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Legislation Encourages Target Practice and Marksmanship Training

Legislation Encourages Target Practice and Marksmanship Training

Photo credit: ChattOconeeNF—Cedar Creek Shooting Range

Legislation that will change the way state wildlife management agencies can utilize Pittman-Robertson Wildlife Restoration Act (P-R) funds to build shooting ranges and encourage more shooting practice and training passed Congress on Apr. 30 and is on its way to President Donald J. Trump’s desk. H.R. 1222, the Target Practice and Marksmanship Training Support Act (TPMTS), amends P-R specifically “to facilitate the establishment of additional or expanded public target ranges in certain States.” Senator Mike Crapo, (R-Idaho) had already introduced Senate Bill S. 94 in the Senate, where it passed, and the House bill is identical to S. 94.  

As most sportsmen know, P-R dollars are generated through excise taxes on sporting arms and ammunition, pistols and revolvers, bows, arrows and their parts and accessories—including those used in crossbows. It long has been held in the outdoor community that building shooting ranges and the resulting opportunities for shooting practice and training to improve marksmanship are integral parts of both becoming and being a hunter.

Over the years, state wildlife agencies have been financially challenged to produce the matching funds (25 percent) required for range development under existing P-R guidelines. Part of TPMTS addresses the worrisome declines in shooting and training venues and opportunities by providing states with new financial requirements that allow them to more easily use available P-R funds to develop and improve public shooting ranges.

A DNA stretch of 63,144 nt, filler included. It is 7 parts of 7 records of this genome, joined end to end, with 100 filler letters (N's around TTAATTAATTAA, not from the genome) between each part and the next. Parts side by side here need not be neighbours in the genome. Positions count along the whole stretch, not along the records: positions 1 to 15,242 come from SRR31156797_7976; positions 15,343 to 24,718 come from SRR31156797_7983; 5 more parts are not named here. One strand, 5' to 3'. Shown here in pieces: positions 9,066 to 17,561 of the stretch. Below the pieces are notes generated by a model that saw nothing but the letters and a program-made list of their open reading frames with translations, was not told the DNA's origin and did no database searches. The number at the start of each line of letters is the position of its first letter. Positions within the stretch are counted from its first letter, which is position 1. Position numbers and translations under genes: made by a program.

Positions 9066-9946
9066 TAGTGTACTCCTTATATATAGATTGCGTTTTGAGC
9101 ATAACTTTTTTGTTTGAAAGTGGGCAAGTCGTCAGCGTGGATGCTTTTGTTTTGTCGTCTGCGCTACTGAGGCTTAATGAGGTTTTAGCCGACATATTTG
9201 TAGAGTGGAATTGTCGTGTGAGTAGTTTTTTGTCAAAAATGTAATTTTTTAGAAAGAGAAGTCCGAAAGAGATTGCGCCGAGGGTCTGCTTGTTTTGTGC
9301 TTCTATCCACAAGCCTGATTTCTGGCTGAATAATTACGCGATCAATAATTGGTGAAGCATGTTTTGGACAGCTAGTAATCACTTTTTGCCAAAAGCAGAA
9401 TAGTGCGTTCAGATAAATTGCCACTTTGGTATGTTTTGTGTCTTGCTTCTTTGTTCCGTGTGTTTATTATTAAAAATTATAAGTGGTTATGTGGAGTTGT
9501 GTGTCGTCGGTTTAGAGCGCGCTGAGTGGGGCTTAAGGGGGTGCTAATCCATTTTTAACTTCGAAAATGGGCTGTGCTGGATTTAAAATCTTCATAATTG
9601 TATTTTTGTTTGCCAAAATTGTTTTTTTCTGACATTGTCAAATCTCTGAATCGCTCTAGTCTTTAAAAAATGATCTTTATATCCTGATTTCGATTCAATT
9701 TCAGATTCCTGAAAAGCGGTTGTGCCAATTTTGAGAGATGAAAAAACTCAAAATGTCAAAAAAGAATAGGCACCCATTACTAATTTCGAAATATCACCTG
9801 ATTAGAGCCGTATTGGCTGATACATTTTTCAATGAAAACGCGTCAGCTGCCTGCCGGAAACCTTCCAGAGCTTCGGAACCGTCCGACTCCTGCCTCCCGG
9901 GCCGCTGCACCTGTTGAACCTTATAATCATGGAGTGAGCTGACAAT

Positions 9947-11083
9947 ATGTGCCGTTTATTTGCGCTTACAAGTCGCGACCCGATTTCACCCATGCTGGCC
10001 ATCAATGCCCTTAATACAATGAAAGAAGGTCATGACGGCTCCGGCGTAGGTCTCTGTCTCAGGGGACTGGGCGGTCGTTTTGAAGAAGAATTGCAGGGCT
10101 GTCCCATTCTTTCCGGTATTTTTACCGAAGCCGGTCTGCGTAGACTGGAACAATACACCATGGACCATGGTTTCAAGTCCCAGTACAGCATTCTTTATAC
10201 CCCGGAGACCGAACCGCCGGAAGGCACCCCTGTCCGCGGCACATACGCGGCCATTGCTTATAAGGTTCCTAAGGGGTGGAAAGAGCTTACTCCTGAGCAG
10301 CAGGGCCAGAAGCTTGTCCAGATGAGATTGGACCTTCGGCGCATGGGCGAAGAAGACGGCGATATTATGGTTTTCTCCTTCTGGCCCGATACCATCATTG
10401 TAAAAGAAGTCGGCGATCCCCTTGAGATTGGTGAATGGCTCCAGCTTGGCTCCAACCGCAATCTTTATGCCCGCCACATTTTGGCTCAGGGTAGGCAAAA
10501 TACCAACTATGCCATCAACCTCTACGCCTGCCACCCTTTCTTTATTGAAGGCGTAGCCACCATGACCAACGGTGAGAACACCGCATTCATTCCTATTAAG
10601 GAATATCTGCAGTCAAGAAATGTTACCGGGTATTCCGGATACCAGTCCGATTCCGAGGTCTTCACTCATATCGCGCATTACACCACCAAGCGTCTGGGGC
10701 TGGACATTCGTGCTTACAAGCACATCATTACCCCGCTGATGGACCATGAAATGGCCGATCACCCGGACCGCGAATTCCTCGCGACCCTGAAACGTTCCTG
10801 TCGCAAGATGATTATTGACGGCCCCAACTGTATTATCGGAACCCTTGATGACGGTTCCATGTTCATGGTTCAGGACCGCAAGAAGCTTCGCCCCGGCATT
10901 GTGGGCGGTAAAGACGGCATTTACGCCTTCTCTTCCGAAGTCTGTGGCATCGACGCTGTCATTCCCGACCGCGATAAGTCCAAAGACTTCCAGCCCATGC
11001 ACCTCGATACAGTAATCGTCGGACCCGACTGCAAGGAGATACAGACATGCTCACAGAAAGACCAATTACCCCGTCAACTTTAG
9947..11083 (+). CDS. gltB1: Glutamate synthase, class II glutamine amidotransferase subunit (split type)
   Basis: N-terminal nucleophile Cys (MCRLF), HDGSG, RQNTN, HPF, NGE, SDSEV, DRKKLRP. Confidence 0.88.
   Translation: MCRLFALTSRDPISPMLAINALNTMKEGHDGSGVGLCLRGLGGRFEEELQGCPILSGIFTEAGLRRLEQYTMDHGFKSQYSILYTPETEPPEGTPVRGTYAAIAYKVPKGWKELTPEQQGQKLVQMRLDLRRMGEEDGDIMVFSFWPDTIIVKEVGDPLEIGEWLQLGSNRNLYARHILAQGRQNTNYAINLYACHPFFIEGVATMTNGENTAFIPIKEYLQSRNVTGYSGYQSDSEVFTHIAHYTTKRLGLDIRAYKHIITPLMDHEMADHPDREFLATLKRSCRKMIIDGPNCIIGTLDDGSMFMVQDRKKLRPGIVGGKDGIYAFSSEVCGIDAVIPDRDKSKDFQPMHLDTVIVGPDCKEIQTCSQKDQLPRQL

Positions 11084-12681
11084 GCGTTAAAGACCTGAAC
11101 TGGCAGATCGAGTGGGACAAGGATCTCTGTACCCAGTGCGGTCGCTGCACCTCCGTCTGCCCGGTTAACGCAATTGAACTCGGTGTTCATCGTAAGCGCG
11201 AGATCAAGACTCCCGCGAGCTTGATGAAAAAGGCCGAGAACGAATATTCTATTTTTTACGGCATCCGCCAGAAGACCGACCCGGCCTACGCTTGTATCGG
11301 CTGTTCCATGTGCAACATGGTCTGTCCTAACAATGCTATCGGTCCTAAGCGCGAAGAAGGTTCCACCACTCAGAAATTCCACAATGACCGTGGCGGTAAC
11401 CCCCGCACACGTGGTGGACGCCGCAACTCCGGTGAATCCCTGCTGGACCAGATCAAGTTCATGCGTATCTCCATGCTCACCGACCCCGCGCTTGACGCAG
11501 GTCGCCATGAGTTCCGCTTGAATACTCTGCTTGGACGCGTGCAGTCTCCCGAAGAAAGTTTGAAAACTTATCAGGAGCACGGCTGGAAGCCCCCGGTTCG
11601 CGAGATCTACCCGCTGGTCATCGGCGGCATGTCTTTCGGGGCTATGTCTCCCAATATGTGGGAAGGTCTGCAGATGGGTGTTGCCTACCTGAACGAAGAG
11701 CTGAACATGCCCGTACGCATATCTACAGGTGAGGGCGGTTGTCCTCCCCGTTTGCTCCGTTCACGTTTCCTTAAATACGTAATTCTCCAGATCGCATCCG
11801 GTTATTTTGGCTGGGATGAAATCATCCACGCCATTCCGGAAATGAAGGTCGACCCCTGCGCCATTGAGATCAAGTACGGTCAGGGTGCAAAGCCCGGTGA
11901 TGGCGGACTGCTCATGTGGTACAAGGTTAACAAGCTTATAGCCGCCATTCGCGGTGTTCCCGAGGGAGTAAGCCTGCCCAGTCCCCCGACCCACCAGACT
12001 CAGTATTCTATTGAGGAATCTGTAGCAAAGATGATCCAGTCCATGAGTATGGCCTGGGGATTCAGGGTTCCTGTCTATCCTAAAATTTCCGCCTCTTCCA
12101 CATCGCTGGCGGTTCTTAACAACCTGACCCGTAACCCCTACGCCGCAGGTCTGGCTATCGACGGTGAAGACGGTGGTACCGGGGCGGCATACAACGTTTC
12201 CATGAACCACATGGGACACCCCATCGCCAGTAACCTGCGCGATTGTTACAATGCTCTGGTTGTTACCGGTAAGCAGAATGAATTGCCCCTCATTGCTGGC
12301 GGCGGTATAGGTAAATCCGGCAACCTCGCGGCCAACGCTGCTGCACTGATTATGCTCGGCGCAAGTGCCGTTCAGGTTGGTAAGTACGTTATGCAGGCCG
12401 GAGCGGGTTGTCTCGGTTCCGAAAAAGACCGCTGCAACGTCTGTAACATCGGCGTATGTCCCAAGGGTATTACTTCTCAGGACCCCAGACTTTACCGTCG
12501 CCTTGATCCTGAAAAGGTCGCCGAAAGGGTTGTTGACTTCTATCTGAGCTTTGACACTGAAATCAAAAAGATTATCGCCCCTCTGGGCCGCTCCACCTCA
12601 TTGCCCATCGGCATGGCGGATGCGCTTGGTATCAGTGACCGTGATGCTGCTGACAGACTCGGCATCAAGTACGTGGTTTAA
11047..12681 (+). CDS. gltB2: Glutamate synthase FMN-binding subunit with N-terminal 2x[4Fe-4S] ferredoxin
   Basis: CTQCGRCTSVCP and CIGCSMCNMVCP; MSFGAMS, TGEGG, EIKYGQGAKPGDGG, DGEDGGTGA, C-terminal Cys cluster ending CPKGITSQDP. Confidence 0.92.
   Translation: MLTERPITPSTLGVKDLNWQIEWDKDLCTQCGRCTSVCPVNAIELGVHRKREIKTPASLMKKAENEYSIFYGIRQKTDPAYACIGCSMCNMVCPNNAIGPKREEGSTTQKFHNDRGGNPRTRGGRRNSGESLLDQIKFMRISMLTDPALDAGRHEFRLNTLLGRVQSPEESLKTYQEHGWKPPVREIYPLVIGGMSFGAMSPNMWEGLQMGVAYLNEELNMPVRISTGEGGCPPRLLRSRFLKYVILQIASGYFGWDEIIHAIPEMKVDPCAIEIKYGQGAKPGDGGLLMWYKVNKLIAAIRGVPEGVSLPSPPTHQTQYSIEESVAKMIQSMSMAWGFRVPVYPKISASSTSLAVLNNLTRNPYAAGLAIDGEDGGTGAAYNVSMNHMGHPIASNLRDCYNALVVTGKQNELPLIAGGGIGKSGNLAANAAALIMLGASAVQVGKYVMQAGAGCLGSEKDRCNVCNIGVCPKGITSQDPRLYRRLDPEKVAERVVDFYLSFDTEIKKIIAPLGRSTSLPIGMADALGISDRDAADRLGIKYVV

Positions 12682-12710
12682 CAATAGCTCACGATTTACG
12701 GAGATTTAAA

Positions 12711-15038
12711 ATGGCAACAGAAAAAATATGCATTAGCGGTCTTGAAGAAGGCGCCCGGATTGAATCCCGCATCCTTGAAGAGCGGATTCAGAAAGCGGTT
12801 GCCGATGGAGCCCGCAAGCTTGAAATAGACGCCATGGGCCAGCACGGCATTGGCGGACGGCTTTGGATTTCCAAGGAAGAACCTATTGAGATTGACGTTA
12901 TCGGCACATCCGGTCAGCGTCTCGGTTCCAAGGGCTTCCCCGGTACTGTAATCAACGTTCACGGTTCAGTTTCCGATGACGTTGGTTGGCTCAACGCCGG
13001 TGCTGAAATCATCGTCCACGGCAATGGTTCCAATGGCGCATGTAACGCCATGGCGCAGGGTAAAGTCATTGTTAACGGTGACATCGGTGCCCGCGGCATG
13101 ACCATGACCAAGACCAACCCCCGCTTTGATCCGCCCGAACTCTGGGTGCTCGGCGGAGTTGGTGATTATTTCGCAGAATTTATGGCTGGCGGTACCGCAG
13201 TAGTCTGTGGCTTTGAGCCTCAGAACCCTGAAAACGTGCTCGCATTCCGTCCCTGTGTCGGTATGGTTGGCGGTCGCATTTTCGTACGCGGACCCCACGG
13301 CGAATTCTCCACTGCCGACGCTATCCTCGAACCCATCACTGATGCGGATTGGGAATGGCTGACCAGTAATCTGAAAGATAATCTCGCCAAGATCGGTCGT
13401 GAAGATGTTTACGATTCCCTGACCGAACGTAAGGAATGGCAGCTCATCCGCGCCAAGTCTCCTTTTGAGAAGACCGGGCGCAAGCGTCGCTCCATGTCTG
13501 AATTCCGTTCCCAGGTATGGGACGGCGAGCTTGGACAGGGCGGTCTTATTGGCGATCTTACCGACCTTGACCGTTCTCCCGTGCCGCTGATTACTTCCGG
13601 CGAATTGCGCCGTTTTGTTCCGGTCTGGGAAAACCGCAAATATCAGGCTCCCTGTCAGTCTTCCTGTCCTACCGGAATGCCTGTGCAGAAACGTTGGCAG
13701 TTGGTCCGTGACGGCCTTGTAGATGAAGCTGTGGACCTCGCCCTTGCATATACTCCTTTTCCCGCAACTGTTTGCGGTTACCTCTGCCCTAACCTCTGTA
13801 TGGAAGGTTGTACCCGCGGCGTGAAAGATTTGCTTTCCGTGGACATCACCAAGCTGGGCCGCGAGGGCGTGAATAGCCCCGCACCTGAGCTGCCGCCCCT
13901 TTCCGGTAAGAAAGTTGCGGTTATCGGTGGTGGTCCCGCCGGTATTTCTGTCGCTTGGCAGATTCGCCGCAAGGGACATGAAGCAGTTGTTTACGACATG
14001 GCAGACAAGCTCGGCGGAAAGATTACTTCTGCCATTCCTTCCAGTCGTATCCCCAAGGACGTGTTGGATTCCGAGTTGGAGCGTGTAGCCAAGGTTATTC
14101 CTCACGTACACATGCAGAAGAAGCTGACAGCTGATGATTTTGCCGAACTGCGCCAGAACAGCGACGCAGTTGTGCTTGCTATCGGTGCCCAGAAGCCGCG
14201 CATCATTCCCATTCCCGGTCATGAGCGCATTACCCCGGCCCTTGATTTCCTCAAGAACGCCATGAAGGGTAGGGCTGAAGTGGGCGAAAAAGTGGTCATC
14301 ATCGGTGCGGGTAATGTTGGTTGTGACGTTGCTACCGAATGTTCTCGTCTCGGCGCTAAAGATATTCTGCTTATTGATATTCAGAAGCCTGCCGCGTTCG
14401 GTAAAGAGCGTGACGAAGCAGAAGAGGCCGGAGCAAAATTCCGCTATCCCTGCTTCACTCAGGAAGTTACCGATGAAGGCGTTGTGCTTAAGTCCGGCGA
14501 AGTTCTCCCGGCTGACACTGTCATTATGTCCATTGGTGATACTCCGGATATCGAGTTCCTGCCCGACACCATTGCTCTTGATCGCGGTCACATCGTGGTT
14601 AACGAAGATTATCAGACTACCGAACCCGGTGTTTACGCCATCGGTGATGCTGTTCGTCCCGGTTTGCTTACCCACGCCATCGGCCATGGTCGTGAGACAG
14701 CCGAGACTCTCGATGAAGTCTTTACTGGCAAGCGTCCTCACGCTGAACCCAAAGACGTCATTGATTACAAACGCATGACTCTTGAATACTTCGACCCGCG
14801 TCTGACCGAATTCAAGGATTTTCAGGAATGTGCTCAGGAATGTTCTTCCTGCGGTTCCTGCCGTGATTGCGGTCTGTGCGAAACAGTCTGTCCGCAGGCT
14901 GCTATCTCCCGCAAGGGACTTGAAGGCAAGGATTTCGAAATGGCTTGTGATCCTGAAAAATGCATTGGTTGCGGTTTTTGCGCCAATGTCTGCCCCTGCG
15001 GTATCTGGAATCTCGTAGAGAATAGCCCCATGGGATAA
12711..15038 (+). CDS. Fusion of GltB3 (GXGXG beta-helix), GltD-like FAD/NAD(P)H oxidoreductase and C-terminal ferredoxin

H.R. 1222 sets the “Federal share of the cost of acquiring land for, expanding or constructing a public range… [to] not exceed 90 percent of the cost…” Furthermore, the “Amounts provided for [these activities]…shall remain available for expenditure and obligation during the 5-fiscal-year period…” Both changes add significant flexibility and opportunity for states to build or enhance shooting ranges.

The bill also “urges” the U. S. Forest Service and Bureau of Land Management to “cooperate” with both state and local “…entities to carry out waste removal and other activities on any federal land used as a public target range to encourage its continued use for target practice or marksmanship training.”

To be certain, the goings-on of national legislation are difficult for most sportsmen to track, and this effort was no exception. In the last five years, multiple bills dealing with this subject have been introduced but failed to become law. And, for those not familiar with how Congress works, once a bill fails it has to be reintroduced and is given a new bill number and title, so kudus to the legislators and sportsmen and women who stuck to it over the years and have now seen H.R. 1222 passed. 

“Modernizing the Pittman-Robertson Fund for Tomorrow’s Needs Act”—Addressing Recruitment, Retention and Reactivation (R3)